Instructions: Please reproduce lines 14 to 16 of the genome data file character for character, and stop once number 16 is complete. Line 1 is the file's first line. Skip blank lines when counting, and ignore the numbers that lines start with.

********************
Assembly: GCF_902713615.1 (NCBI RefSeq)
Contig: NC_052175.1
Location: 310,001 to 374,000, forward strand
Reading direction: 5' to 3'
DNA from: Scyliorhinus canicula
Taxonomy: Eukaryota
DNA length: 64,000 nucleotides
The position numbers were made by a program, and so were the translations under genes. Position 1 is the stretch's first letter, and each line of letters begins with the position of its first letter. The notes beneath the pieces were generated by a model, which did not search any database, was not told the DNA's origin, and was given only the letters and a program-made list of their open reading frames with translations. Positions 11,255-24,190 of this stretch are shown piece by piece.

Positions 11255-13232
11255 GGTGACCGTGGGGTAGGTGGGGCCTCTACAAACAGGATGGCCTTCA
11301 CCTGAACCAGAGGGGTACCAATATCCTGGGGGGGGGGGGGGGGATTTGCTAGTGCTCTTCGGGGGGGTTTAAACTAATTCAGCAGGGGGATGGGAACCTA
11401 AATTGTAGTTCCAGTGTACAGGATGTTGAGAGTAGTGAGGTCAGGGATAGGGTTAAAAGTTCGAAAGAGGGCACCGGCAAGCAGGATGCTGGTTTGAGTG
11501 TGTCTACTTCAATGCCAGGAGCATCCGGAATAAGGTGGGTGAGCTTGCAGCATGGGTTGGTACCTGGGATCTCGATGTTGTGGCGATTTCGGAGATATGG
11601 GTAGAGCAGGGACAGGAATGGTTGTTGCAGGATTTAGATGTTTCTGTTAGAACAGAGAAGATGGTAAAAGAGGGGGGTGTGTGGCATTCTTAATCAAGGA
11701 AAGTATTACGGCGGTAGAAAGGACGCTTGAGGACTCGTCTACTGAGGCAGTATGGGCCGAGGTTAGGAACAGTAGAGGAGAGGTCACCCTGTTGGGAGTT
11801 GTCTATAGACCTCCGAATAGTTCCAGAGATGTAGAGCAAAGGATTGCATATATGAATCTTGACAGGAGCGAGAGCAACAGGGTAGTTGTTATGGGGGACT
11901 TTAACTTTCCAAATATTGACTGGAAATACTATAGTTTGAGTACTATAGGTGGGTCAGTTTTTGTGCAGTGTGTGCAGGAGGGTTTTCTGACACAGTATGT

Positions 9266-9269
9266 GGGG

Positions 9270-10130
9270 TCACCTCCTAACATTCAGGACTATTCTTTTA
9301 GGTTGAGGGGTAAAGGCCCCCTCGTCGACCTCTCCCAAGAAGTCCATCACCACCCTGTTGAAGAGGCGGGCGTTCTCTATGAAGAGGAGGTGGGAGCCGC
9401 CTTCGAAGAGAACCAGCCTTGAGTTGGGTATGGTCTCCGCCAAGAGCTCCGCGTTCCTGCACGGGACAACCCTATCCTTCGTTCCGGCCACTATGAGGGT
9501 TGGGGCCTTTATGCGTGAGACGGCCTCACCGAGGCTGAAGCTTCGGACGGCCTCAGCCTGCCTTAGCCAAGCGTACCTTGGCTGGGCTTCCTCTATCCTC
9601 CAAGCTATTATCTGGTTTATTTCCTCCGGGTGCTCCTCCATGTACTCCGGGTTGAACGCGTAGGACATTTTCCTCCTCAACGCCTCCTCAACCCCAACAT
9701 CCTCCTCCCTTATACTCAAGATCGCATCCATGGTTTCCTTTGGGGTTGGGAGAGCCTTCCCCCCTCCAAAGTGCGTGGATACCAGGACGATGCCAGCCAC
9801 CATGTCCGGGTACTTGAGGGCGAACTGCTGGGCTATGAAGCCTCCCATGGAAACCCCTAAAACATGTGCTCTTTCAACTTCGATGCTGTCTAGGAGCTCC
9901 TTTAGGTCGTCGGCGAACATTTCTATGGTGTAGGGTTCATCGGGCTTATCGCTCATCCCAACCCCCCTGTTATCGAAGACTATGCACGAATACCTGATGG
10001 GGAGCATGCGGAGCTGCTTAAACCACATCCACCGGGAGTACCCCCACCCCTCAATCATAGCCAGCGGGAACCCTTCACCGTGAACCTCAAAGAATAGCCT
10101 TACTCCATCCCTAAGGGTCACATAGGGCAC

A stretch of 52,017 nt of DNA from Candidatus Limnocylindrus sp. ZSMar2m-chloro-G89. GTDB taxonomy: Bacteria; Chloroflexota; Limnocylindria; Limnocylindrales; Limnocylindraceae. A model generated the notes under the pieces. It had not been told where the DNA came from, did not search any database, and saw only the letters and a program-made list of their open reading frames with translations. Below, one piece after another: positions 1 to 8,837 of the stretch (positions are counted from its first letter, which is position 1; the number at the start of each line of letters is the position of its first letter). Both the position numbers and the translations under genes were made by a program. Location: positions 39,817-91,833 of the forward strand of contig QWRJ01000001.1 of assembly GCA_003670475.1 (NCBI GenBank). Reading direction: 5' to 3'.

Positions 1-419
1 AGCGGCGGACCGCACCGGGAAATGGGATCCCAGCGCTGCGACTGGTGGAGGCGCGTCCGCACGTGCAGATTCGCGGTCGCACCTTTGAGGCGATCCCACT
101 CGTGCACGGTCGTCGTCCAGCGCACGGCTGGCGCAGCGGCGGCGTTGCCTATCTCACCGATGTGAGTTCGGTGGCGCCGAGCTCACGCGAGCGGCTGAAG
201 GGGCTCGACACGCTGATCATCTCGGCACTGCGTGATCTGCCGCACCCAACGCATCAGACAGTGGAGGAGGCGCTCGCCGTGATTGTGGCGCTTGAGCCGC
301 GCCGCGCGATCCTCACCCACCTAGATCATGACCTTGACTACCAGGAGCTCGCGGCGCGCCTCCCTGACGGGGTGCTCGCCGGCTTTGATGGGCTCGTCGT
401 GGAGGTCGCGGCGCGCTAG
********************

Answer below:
11601 GTAGAGCAGGGACAGGAATGGTTGTTGCAGGATTTAGATGTTTCTGTTAGAACAGAGAAGATGGTAAAAGAGGGGGGTGTGTGGCATTCTTAATCAAGGA
11701 AAGTATTACGGCGGTAGAAAGGACGCTTGAGGACTCGTCTACTGAGGCAGTATGGGCCGAGGTTAGGAACAGTAGAGGAGAGGTCACCCTGTTGGGAGTT
11801 GTCTATAGACCTCCGAATAGTTCCAGAGATGTAGAGCAAAGGATTGCATATATGAATCTTGACAGGAGCGAGAGCAACAGGGTAGTTGTTATGGGGGACT